Life without waste: it's not easy
A NORTH Walsham couple who tried not to waste anything for a week found the experience anything but a waste of time. County councillor Paul Morse and his wife Sue were among 550 residents who signed up to take part in Norfolk's first Waste Free Challenge last week - trying to reduce their rubbish destined for landfill sites to nothing.
A NORTH Walsham couple who tried not to waste anything for a week found the experience anything but a waste of time.
County councillor Paul Morse and his wife Sue were among 550 residents who signed up to take part in Norfolk's first Waste Free Challenge last week - trying to reduce their rubbish destined for landfill sites to nothing.
The Morses did not quite manage that - but they estimate they did cut back by about 50pc.
Mr Morse was appalled to learn at a conference hosted by the Norfolk Waste Partnership last month that a third of food is thrown away and that rotting food in landfill sites generates methane which is 21 times more potent than carbon dioxide.
The couple's effort involved a few minor sacrifices and irritations along the way, a realisation of the obstacles involved for many, and a plea for better, clearer information.
"The worst thing was that it was our wedding anniversary and Sue didn't get a card from me because I couldn't find one anywhere which didn't have wrapping round it!" said Mr Morse, who is leader of the county council's Liberal Democrat group.
- 1 Flames grip barn in north Norfolk
- 2 Popular cafe reopens in Cromer park
- 3 Café serving produce fresh from its farm opens in north Norfolk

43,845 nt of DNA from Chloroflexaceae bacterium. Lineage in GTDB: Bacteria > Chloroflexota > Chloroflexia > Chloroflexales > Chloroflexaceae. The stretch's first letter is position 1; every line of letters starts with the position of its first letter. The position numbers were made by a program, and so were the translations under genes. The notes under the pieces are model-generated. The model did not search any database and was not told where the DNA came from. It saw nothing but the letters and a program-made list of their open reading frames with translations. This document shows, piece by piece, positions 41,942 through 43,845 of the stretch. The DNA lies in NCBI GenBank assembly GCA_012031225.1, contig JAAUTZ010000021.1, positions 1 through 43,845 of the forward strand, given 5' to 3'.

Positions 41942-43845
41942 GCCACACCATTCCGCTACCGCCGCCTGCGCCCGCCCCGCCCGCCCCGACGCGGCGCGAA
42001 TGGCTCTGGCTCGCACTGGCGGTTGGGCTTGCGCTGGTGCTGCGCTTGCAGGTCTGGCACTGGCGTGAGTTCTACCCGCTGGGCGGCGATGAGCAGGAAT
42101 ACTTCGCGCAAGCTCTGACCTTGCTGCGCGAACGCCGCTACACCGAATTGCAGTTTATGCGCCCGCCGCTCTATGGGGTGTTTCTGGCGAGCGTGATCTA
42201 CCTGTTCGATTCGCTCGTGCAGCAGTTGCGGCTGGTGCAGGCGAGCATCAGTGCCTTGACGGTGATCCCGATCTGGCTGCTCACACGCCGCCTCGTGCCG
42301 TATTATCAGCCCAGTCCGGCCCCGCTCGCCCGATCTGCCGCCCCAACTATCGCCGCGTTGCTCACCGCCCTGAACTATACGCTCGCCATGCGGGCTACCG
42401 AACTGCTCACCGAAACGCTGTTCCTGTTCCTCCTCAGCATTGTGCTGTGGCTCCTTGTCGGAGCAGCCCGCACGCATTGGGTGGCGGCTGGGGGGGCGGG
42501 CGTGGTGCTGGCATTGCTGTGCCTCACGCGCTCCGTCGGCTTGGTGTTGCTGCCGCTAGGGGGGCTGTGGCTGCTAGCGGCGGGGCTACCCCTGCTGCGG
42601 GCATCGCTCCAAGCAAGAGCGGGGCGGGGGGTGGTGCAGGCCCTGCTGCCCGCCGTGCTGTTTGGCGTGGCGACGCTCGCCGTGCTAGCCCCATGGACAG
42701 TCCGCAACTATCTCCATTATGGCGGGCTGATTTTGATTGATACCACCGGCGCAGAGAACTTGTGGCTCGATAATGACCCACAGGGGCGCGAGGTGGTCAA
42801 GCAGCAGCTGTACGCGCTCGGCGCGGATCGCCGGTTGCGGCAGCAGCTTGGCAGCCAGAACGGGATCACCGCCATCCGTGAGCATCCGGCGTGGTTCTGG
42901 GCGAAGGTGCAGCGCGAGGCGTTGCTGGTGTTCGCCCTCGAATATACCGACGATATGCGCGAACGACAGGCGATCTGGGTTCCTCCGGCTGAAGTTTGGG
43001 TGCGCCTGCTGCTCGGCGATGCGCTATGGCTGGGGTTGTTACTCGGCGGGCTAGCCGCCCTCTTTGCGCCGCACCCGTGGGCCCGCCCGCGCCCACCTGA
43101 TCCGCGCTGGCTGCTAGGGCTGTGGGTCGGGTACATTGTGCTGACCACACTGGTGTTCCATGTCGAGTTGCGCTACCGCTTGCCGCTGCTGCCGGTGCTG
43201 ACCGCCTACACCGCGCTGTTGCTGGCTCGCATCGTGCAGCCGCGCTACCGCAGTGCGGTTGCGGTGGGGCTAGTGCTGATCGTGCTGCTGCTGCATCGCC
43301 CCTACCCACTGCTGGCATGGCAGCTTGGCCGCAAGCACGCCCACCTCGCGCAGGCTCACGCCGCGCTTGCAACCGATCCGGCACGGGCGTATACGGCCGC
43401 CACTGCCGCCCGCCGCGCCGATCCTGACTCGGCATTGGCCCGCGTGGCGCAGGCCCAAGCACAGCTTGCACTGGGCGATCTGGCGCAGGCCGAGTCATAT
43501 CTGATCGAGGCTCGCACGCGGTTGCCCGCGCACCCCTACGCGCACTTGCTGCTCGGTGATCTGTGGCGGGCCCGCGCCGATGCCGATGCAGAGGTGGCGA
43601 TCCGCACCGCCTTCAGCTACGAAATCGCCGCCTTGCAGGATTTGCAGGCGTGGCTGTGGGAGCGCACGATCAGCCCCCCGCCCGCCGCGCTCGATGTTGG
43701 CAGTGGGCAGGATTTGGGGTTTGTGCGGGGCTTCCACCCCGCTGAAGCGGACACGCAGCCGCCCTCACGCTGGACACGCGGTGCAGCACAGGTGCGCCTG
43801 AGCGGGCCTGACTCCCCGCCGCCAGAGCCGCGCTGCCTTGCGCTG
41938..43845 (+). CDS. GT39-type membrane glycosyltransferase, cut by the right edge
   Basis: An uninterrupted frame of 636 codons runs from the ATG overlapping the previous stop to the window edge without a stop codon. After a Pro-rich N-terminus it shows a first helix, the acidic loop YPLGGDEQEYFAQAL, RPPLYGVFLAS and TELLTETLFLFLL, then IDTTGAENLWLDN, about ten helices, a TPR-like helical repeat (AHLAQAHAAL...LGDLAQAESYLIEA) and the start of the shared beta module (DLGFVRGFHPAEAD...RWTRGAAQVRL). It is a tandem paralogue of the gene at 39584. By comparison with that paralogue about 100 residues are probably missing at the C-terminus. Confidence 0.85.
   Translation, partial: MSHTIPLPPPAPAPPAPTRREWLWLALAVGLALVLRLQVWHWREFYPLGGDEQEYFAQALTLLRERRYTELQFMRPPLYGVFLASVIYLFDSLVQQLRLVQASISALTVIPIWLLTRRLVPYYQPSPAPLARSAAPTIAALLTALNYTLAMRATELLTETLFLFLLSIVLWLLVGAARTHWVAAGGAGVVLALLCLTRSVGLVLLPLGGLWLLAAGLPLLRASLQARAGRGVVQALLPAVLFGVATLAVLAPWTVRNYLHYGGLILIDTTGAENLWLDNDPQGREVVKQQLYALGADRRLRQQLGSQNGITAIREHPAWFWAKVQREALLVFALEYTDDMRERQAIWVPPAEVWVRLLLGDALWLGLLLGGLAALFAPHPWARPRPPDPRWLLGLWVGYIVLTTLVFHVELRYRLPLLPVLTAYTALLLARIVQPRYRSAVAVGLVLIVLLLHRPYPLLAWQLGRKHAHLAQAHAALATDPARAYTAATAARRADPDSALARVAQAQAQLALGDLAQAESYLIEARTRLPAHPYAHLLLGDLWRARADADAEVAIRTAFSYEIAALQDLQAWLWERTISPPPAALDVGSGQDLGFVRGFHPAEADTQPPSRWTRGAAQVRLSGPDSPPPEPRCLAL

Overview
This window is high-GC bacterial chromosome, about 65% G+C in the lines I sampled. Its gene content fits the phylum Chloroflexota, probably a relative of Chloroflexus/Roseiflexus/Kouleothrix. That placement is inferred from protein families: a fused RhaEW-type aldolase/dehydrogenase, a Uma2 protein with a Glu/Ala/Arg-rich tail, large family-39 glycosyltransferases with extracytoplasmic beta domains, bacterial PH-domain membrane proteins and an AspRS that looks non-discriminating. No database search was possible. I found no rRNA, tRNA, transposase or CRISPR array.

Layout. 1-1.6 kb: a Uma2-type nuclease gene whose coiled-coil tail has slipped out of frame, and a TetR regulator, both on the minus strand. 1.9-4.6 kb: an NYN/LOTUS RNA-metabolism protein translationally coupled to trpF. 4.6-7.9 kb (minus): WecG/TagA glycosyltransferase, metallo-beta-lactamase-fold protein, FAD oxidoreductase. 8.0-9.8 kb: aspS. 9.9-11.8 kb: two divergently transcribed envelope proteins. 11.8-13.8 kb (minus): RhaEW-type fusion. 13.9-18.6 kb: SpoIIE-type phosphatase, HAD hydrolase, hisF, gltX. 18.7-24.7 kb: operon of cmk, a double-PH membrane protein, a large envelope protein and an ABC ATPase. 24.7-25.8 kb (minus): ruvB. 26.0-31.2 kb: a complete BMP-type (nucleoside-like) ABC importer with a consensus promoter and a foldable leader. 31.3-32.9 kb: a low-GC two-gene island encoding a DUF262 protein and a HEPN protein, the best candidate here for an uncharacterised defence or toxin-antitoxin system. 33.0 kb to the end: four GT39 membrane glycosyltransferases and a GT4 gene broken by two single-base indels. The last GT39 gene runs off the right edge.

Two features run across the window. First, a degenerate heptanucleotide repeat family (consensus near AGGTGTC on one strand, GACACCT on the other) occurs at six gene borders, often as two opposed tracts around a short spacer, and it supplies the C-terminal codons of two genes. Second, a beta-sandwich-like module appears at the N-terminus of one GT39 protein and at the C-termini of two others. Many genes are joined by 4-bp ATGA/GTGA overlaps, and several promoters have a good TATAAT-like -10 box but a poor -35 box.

- 4 Happisburgh revealed as north Norfolk's most isolated spot
- 5 In pictures: Potty Morris and folk festival draws thousands to coast
- 6 From classic cars to monster trucks - Wheels Festival draws thousands
- 7 Lifeboat crew saves north Norfolk fisherman from hitting rock groynes
- 8 Works planned for historic town centre shop
- 9 Small plates restaurant and bottle shop coming to north Norfolk town
- 10 Some seating will be allowed at Bryan Adams' Blickling gig
The Morses compost much of their waste and bought some food items in bulk but recognise that those on fixed small incomes and with no storage space would find that option difficult.
Mrs Morse tracked down an outlet in Roughton where she could take her washing powder container to be refilled.
Mr Morse also found difficulty trying to find out whether very old clothes, including socks with holes, could be recycled in textile bins.
"I looked on websites run by the district and county councils but couldn't find answers to these sorts of questions," said Mr Morse.
He would like to see a single information point where people can get answers to any questions on waste. Mr Morse is also calling for uniform and clearer recycling information on packaging, avoiding unhelpful phrases such as "Recyclable where facilities exist" and he would like to see the county council become less "urban-centric" and give more help to people living some distance from recycling points.
Among miscellaneous aggravations the couple encountered were tracking down Free Trade bananas which were not in a plastic bag and being unable to recycle train tickets because each contains a metallic strip.
He added: "It's been a very worthwhile exercise and we will try to carry on."